Skip to Content
MIT Technology Review

Gene sleuths are tracking the coronavirus outbreak as it happens

Genetic data shows that countries are getting hit with multiple introductions of the virus.

NEXTSTRAIN.ORG

In the unprecedented outbreak of a new coronavirus sweeping the world, the germ’s genetic material may ultimately tell the story not just of where it came from, but of how it spread and how efforts to contain it failed.

By tracking mutations to the virus as it spreads, scientists are creating a family tree in nearly real time, which they say can help pinpoint how the infection is hopping between countries.

When scientists in Brazil confirmed that country’s first case of coronavirus late in February, they were quick to sequence the germ’s genetic code and compare it with over 150 sequences already posted online, many from China.

The patient, a 61-year-old from São Paulo, had traveled in Italy’s northern Lombardy region that month, so Italy was likely where he acquired the infection. But the sequence of his virus suggested a more complex story, linking his illness back to a sick passenger from China and an outbreak in Germany.

As a virus spreads, it mutates, developing random changes in single genetic letters in its genome. By tracking those changes, scientists can trace its evolution and learn which cases are most closely related. The latest maps already show dozens of branching events.

The data is being tracked on a website called Nextstrain, an open-source effort to “harness the scientific and public health potential of pathogen genome data.” Because scientists are posting data so quickly, this is the first outbreak in which a germ’s evolution and spread have been tracked in so much detail, and almost in real time.

global visualization of novel coronavirus outbreak
A "phylogenetic tree" uses the evolving genome of the coronavirus to link cases and suggest patterns of spread.
nextstrain.org

The work of the genome sleuths is helping show where containment measures have failed. It also makes clear that countries have faced multiple introductions of the virus, not just one. Eventually, genetic data could pinpoint the original source of the outbreak.

In Brazil, researchers were able to use gene data to show that its first case, and a second one found later, were not very closely related, says Nuno Faria at the University of Oxford. Samples of the virus from the two patients had enough differences to indicate that they must have been acquired in different locations.

“When combined with the patient travel information, this indicates that the two confirmed cases in Brazil are the result of separate introductions to the country,” Faria wrote in a discussion of his findings.

on-site testing for virus
Jaqueline Goes de Jesus and Nuno Faria during a mobile study of the Zika virus in 2017. The researchers are now sequencing the new coronavirus.
Faria Lab

Since there is no vaccine, experts say the best chance of stopping the virus is through aggressive public health measures, like finding and isolating people who’ve been exposed.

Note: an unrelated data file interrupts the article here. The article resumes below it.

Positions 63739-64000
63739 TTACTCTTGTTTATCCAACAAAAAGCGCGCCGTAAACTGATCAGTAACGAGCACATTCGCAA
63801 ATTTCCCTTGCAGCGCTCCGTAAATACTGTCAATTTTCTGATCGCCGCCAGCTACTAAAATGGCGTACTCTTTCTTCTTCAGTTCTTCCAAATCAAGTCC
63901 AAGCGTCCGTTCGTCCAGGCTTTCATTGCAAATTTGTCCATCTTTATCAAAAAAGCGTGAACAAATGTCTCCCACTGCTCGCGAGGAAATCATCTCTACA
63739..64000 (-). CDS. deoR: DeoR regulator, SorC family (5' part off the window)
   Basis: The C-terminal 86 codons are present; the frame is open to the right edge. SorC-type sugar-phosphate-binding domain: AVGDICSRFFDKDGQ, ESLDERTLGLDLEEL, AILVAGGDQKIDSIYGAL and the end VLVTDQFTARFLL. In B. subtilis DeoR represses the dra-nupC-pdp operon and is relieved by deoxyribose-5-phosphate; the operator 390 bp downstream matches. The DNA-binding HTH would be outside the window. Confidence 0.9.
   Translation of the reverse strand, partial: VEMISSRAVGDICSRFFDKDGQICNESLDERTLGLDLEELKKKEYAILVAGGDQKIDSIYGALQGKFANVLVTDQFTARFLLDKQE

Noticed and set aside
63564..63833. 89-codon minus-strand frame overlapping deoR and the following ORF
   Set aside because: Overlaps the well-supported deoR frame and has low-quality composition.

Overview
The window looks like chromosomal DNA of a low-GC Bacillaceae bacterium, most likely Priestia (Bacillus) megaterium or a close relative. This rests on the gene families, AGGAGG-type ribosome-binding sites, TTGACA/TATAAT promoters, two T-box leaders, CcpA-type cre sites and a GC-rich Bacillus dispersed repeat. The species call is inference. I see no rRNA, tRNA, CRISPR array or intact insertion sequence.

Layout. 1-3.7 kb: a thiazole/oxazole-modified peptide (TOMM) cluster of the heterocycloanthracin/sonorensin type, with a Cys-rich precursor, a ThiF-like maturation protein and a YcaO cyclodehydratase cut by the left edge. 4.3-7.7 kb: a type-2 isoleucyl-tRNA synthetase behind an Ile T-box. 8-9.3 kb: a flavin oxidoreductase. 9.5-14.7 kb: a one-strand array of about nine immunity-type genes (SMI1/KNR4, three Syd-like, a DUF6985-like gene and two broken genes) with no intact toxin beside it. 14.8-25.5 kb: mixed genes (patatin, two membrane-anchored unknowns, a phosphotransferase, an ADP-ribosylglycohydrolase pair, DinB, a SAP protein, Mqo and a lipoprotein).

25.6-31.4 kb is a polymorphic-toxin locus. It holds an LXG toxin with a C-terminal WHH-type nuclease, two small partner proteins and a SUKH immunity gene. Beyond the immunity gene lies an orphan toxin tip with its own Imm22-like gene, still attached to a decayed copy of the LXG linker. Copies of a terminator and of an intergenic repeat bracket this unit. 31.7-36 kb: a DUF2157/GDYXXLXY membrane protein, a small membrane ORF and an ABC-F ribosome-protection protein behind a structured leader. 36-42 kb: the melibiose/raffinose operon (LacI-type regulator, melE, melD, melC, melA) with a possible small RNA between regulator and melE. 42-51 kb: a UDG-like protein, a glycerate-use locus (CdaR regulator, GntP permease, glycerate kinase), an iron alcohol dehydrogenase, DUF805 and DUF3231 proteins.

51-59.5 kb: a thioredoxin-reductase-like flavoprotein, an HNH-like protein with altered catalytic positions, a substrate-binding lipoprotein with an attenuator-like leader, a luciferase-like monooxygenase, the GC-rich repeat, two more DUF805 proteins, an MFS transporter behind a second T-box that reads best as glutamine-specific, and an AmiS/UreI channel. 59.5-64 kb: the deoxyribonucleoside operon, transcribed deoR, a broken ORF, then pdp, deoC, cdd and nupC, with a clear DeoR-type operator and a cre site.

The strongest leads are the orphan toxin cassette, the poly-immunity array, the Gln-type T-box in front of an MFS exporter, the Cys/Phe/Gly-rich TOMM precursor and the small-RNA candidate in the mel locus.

And that’s where the virus’s evolutionary tree is useful, helping to trace the spread of the germ and detect where containment is and isn’t working.

The genetic data shows that the virus entered Europe multiple times. It also now suggests that an outbreak in Munich in January, which researchers believed was caught early, might not have been successfully contained.

Since February 1, about a fourth of new infections—in Mexico, Finland, Scotland, and Italy as well as the first case in Brazil—appeared genetically similar to the Munich cluster, says Trevor Bedford, a researcher at the Fred Hutchinson Cancer Research Center and one of the creators of Nextstrain.

“Patient 1” of the Munich branch was a 33-year-old German businessman from Bavaria who became sick with a sore throat and chills on January 24. Investigators say before feeling ill he'd met with a Chinese business partner visiting from Shanghai, who herself later tested positive for the virus.

Within four days, more employees of the company, Webasto, tested positive. Although the company closed its headquarters, it wasn’t enough. According to the genetic data, the Munich event could be linked to a decent part of the overall European outbreak, which includes more than 3,000 cases in Italy. 

“An extremely important take home message here is that just because a cluster has been identified and ‘contained’ doesn’t actually mean this case did not seed a transmission chain that went undetected until it grew to be [a] sizable outbreak,” Bedford posted to Twitter.

That’s exactly what viral detectives think may have happened in Washington State in the US, where a first case was discovered nearly six weeks ago. In February, though, when they sequenced the virus from a new case, they found it shared a specific mutation with the first one.

That meant the two were related and the virus had been silently spreading inside the US all along. Since then, Washington has reported 27 cases and nine deaths, including people who died earlier without being properly diagnosed. 

In the wake of the Washington outbreak, critics have blamed the US Centers for Disease Control and Prevention for limiting who could get tested, effectively blinding experts to the course of the outbreak.